With autographed jersey letter and number cards all the rage, it was only a matter of time before card companies built brands around them. Topps did just that with Letterman Basketball, and it takes the same concept over to the NFL for Letterman Football. The namesake cards appear with a few different twists, and there's other autographed content to look for too.
Three-pack boxes of 2008 Topps Letterman Football should yield one Autographed Letterman card, one autographed patch card, one patch card, three rookies and six veterans. Autographed Letterman Booklet cards fall one per case.
Base Cards and Parallels
The shiny, mostly foil base cards in Letterman Football are split evenly between 50 veterans and retired players numbered to 949 and 50 rookies numbered to 419. All of them utilize a design that shows the player set against a large, ghosted-out image of himself, along with some horizontal lines on each side and a banner with set and player info at the bottom.
Parallels come in three versions of Refractors, with regular versions numbered to 99, X-Fractors numbered to 25 and Superfractors limited to one copy apiece.
This isn't the kind of set collectors usually choose to put together, which is good as packs contain just two veteran/retired cards and one rookie card each. I opened a single random pack to review and found Larry Fitzgerald, Vince Young and Redskins rookie receiver Malcolm Kelly.
The meat and potatoes of this set are the Autographed Letterman Patches, cards that feature a signature and an entire letter from a player's jersey nameplate. With every letter in the last name of 35 players available, there are over 200 different cards numbered to no more than 69 copies each.
Though the base Letterman cards don't take letters from game-worn jerseys, the one-of-one Autographed Authentic Letterman Patches do. Topps also takes the concept one step further with Autographed Letterman Booklet cards (falling one per eight-box case), which are giant hinged cards that unfold to reveal every letter in a player's name - one of which is autographed.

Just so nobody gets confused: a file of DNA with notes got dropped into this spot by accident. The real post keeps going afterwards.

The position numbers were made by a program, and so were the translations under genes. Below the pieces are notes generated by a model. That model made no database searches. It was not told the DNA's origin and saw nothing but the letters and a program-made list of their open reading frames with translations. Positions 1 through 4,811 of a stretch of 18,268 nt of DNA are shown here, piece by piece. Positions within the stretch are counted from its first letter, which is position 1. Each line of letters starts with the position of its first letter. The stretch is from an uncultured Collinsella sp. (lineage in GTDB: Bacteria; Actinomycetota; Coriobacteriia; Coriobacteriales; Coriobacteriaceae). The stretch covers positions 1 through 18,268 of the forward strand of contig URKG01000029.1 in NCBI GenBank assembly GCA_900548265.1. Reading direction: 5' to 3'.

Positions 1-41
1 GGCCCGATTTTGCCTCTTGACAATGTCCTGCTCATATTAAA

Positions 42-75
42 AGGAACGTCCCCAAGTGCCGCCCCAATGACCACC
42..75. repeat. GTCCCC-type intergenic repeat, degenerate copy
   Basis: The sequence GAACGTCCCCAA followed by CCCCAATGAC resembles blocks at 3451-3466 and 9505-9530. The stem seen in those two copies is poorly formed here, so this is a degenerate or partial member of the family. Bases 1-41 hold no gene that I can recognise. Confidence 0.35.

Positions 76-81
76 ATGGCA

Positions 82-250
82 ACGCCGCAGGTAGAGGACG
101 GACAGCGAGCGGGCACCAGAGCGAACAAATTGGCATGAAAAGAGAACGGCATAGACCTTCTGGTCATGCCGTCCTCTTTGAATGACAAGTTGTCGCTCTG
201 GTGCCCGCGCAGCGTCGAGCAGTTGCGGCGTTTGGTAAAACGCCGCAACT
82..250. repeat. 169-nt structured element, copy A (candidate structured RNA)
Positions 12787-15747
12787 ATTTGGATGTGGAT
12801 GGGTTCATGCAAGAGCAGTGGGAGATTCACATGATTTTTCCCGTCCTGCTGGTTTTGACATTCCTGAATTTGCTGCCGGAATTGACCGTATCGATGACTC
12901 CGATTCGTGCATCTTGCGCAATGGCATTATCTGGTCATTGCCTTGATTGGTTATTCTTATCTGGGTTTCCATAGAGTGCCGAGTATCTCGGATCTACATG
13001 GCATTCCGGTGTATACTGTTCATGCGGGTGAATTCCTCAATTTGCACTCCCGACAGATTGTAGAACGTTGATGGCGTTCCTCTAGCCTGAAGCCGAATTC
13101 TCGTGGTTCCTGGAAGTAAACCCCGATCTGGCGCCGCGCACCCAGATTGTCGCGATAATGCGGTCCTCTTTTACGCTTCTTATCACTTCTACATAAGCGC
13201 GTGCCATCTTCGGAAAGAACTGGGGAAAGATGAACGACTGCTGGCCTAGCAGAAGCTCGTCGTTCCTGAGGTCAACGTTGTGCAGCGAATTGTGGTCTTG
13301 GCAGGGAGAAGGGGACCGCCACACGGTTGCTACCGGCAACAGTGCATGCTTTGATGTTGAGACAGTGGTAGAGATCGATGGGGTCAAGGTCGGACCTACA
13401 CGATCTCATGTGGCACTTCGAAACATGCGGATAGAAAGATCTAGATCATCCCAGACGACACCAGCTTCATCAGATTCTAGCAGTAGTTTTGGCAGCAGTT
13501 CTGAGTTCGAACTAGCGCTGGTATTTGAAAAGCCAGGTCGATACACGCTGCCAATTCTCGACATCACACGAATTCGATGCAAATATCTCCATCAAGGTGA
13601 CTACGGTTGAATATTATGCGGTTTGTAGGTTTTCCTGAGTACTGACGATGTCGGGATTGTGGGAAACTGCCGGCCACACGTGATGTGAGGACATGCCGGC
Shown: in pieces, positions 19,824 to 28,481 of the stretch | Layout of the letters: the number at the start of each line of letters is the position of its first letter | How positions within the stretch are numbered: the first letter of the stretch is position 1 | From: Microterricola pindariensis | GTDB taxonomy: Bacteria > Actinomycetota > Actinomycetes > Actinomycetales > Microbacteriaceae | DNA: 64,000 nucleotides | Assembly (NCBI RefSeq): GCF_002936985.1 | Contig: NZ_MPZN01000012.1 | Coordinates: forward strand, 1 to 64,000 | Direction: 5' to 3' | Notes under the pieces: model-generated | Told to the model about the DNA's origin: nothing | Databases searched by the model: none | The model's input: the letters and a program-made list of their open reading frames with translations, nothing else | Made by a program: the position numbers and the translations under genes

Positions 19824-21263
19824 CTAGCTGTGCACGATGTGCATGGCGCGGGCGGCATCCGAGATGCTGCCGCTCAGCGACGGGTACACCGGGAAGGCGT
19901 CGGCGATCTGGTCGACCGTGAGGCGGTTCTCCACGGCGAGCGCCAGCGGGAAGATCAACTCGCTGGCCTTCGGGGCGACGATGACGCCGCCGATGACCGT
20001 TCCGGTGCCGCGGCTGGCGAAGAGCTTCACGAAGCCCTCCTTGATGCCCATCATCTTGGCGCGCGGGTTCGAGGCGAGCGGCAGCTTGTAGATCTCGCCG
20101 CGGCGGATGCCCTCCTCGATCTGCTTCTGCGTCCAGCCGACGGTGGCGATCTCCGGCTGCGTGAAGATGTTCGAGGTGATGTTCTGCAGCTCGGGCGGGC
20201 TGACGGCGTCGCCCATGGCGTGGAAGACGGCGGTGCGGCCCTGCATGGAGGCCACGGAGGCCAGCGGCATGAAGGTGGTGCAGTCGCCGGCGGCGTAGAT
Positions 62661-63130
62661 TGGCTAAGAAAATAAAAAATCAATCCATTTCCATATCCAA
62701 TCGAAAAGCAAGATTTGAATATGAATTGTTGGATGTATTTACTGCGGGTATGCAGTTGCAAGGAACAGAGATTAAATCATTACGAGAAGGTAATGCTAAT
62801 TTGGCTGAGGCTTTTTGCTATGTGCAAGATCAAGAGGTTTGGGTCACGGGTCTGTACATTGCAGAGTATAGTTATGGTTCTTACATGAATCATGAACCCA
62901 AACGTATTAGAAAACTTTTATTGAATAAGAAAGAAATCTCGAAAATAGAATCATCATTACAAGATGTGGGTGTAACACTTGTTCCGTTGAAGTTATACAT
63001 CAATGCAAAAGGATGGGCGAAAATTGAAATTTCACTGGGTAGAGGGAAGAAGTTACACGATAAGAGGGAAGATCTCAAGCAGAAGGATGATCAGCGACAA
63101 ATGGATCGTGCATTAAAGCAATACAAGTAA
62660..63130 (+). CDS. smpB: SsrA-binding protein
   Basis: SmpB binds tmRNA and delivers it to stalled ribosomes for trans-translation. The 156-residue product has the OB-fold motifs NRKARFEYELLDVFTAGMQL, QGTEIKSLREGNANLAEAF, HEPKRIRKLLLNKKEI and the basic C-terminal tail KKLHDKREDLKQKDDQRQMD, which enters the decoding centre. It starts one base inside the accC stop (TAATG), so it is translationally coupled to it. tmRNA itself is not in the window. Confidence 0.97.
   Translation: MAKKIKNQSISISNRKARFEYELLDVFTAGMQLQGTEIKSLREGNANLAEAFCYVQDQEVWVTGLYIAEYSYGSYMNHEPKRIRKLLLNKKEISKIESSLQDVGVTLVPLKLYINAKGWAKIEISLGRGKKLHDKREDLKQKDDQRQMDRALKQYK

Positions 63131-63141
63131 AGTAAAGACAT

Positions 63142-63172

There are other autographed sets as well. Autographed Authentic Quad Relics feature an autograph and four pieces of player-worn material, while Autographed Jersey Number Patches and Autographed Team Logo Patches pair the signature with specially designed embroidered patches.
Finally, Rookie Autographed Patches have first-year players sign on cards with patches that look like Topps' official rookie card logo. They also come in dual versions that are hinged in the middle to reveal two players and their signatures.
My review pack had a 1:3 chance of turning up an Autographed Letterman, but it did not beat the odds. There was still a very nice autographed card inside: an Autographed Authentic Quad Relic of Broncos rookie Eddie Royal numbered to 75.
Patch and Relic Cards
With autographs in two out of three packs, the chances of coming away with one are pretty good. The third pack isn't necessarily a bad one though, thanks to a variety of patch and relic (Topps' name for memorabilia cards.
Unsigned Letterman Patches can be found numbered to 30 or less, along with game-worn Authentic Letterman Patches limited to a single copy each. There are also one-of-one Authentic Jersey Tags cards that include the entire tag from the front of 20 players' game-used jerseys.
Jersey Number and Team Logo Patches are just like their autographed brethren minus the signatures, and both are numbered to 30 or less. Authentic Quad Patches put four prime pieces of game-worn material on one card and are numbered to no more than 20.
There's one more variation on the set's theme that can be found by especially lucky collectors, and it's literally golden. The 14K Gold Letterman Cards are exactly what they sound like: solid 14-carat gold letters from the names of 10 past and present players. Each of the 64 different cards is a one-of-one.
The Last Word
It's a pretty safe bet that the hobby will eventually experience letter card fatigue, but for now they're still very popular and worthy of a set like this. The key is to keep coming up with new twists on them, and Topps does a good job of that here.
There are enough other goodies to ensure each pack is interesting too. At upwards of $150 a box, Letterman Football is not for everyone, but high-end collectors should find it an intriguing option and enjoy the letter hunt.